I took urban walk this morning along Town Lake Trail. The dichotomy is revealing as I stood on the pedestrian walkway beneath six-lane MoPac freeway with its early commuters, the rumble and weight of thousands of vehicles shaking the fabric of too many tons of concrete to contemplate. I looked west to the trees reflected in the absolute stillness of the lake but for a few rowers dipping oars in the water, leaving expanding drops of circular waves before smoothly and rapidly gliding into the shadows. The air is heavy with humidity, the light grey clouds turning darker except for the glow of the sunrise on their edges. The crunch of runners’ feet on the dirt and gravel trail approach, then pass me, sweat already dripping from their shoulders. The doves and blackbirds and cicadas sometimes sing and click in harmony, sometimes become discordant, a cacophony of wild sound.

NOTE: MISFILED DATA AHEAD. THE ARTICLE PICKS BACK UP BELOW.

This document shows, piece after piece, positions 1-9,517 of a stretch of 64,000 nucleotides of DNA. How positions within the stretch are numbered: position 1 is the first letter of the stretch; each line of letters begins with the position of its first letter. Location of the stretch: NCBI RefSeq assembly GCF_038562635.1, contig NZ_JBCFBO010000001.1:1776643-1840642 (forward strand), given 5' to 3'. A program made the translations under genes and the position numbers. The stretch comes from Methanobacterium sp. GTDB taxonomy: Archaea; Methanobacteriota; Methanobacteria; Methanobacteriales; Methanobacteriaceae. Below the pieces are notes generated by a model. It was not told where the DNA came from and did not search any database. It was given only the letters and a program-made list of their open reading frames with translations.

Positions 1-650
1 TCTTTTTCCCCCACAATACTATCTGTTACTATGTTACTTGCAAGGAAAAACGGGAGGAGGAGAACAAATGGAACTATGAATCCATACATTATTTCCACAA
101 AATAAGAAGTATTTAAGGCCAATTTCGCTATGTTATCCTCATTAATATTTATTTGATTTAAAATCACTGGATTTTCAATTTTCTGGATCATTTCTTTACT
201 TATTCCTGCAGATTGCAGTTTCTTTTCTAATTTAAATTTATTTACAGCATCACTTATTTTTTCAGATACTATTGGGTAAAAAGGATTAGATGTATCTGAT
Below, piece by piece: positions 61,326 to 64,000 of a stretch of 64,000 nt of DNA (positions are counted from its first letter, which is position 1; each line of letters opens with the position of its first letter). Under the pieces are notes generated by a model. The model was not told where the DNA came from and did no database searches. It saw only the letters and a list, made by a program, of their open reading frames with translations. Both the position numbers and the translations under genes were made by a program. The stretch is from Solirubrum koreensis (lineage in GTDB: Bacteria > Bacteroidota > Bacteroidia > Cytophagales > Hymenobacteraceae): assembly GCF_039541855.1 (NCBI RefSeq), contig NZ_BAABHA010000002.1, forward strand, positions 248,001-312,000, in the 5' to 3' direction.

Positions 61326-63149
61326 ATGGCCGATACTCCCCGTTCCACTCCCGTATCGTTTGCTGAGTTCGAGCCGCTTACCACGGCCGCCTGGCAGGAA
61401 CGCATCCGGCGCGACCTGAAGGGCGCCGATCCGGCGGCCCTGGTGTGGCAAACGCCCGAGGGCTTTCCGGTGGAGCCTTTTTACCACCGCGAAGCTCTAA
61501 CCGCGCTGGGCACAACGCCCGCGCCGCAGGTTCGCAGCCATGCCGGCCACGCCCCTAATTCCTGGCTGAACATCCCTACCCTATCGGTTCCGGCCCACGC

I contemplate this day in 2001 when two cities and a field in Pennsylvania were shattered. I imagine people walking along the trails and rivers and city sidewalks of those places, planning their days’ activities, lulled into the dailyness of their lives, before being shocked awake by blatant acts of terrorism. We should always remember that day: the lives lost or irretrievably damaged, the sorrow and the pain, even on the most perfect morning walk.